I Care (Beyoncé song)
|Single by Beyoncé|
|from the album 4|
|Released||March 23, 2012|
|Recorded||2011; MSR Studios (New York City)|
|Beyoncé singles chronology|
"I Care" is a song recorded by the American singer Beyoncé for her fourth studio album, 4 (2011). It was written by Jeff Bhasker, Chad Hugo and Knowles and produced by Bhasker and co-produced by Knowles. The song was recorded at the MSR Studios and was mixed by Jordan Young aka DJ Swivel at KMA Studio in New York City. "I Care" is an R&B power ballad, which also contains elements of soul music and rock music. Built on a hand-clapped rhythm and pulsating beats, the song's instrumentation consists of screeching guitars, low-profile synthesizers, pounding drums, heavy percussion instrument and a piano. In "I Care", Knowles admits her vulnerability to her indifferent love interest with both honesty and power. She sings with heartfelt emotion over cooing background vocals and scats alongside a multi-octave guitar solo towards the end of the song. "I Care" was sent to contemporary hit radio in Italy on March 23, 2012 as the sixth overall single from 4.
"I Care" was generally well received by contemporary music critics who highlighted the heartfelt emotion, sadness and resentment with which Knowles sings. Critics also complimented the way she made effective use out the power in her lower register in the first and second verses until her voice slowly builds till the commanding chorus is reached. Critics generally praised the guitar solo and the vocal power of Knowles which was displayed by "I Care" among other songs on 4. Following the release of 4 in early July 2011, "I Care" charted number 35 on the South Korea Gaon International Singles Chart, based on downloads alone. The song was part of Knowles' set list for her revues 4 Intimate Nights with Beyoncé, held in Roseland Ballroom, New York City in August 2011 and the Revel Presents: Beyoncé Live in May 2012.
"I Care" was written by Jeff Bhasker, Chad Hugo and Knowles while production was handled by Bhasker and Knowles. A private listening party for Knowles' fourth studio album, 4, was held on May 12, 2011. Knowles offered a select group of fans a preview of five songs from 4 and the official video for the lead single "Run the World (Girls)". On that occasion, "I Care" was one of the songs previewed. Beginning on June 16 to June 27, 2011, the songs from 4 were available to listen to in full each day on Knowles' official website, paired with its accompanying photo spread from the album packaging and an insightful quote. On June 17, 2011, "I Care" was the second song to be chosen. The quote found Knowles commenting that "I Care" is one of the many ballads which take on matters of the heart. In February 2013, Bhasker revealed that the song was initially written for his first studio album Born on the Fourth of July released in July 2013. He described the sound of his version of "I Care" as "a little more pure version of it".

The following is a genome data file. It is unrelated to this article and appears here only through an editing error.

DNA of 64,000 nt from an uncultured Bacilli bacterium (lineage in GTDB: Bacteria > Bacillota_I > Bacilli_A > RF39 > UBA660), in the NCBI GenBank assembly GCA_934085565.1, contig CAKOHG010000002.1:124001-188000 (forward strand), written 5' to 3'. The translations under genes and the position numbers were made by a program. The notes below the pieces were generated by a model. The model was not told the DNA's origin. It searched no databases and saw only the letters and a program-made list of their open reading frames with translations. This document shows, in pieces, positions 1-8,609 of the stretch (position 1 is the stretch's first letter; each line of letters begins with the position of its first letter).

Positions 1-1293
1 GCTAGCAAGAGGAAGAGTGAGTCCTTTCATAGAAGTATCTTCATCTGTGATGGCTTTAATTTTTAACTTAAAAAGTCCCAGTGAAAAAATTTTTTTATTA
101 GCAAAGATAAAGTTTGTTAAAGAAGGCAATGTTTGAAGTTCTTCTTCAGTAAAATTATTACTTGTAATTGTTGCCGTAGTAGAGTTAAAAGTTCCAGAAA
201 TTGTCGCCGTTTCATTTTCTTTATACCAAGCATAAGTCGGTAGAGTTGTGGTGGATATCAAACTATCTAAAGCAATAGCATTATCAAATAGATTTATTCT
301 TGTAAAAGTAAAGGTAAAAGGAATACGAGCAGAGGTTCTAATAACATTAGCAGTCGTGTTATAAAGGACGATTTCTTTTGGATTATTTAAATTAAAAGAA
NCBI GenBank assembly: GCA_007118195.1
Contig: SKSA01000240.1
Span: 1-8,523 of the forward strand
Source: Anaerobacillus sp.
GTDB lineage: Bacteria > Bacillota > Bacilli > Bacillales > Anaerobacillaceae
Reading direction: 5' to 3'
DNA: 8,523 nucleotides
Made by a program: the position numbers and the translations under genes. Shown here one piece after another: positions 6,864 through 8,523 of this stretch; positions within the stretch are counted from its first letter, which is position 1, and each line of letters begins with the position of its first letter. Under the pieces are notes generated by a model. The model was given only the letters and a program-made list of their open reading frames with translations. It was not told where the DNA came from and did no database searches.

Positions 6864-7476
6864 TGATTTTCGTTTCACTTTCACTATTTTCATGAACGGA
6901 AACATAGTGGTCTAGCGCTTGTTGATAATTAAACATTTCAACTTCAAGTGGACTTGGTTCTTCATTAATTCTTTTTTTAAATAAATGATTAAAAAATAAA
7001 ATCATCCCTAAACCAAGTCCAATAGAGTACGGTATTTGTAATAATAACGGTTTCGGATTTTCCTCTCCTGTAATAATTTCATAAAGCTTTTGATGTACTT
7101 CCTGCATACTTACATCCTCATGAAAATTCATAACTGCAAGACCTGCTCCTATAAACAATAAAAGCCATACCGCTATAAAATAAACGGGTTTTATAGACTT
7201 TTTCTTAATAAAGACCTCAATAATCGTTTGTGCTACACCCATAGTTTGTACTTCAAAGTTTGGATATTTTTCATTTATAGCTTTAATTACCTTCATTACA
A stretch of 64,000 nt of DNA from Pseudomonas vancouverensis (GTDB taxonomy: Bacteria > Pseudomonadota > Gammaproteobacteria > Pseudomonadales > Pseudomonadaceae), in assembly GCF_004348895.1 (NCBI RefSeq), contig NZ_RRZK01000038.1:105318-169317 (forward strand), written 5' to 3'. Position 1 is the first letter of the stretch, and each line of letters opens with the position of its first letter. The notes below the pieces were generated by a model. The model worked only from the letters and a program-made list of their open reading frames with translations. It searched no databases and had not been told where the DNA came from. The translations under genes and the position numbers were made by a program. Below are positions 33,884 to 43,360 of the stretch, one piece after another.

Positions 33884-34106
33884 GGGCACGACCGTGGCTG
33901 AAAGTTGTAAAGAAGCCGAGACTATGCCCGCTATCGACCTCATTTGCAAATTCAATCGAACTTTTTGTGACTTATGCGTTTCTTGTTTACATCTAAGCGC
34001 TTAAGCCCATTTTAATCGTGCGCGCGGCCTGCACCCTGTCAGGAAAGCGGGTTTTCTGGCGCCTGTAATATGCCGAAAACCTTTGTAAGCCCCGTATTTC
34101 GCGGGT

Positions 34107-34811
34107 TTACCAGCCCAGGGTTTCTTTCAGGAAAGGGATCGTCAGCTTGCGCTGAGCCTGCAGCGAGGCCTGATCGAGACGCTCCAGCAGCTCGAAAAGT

Jordan Young aka DJ Swivel mixed "I Care" at New York's KMA Studio. He told Sound on Sound, "I didn’t really know I was going to mix 'I Care' until the last minute. Luckily, during the course of the album, I had a couple of days to myself and I mixed it just because I felt like it, so the demo was already somewhat mixed, and B[eyoncé] let me do the final mix also."
"I Care" comprised 75 tracks in total: 35 for the music and 40 for the vocals. According to Swivel, the main challenge in mixing "I Care" was hand‑aligning every single drum shot as it was time-consuming. He said, "It's super‑monotonous, but it's the best way I can do it. If you Beat Detective the drums to the grid, it's never perfect." As the layering of the drums had to be right on the millisecond, Swivel did one kick and snare at a time. This helped him ensure that the kicks line up with the programmed drums, hence preventing any phase inversion. Accordingly, each drum punched through as strongly as the last. The inspiration for the main drum sound on "I Care" came to Swivel at around four o'clock in the morning during a mixing session. He took a large plate sound from Avid’s D‑Verb plug‑in, rolled the high frequencies off at 8.6 kHz, and sent it through an SSL channel strip with a gate on it, setting the release time to 0.6 seconds. He said, "It's a really basic plug‑in, and I used a very 80s‑sounding gated reverb."
Once he had the sound, he rolled off the bottom to "take the muddiness out". It was actually double reverbed; the gated reverb was only on the snares and the toms, and the rest of the kit as a whole had another plate reverb, which came off the Lexicon 960, for smoothing it out. Swivel said that it actually took him five minutes. According to him, the sound obtained was "a little unorthodox" and therefore, he tried to refine it. Knowles thought that it was better the way Swivel did it originally. Swivel commented, "... and in all honesty, whatever works first is usually going to work best. You end up finding something you like about it, and that's where the emotional attachment to a sound comes into play." Swivel often replaces or augments sounds with samples, trying to realise the producer's vision. Similarly in "I Care", he added a couple of kicks underneath the original kick and pitched them down an octave, so that "[the listener] could not hear them but could feel them on big speakers." Swivel further said that it started with "a dark, almost warehouse‑sounding" kick, and he then added a little thump to it.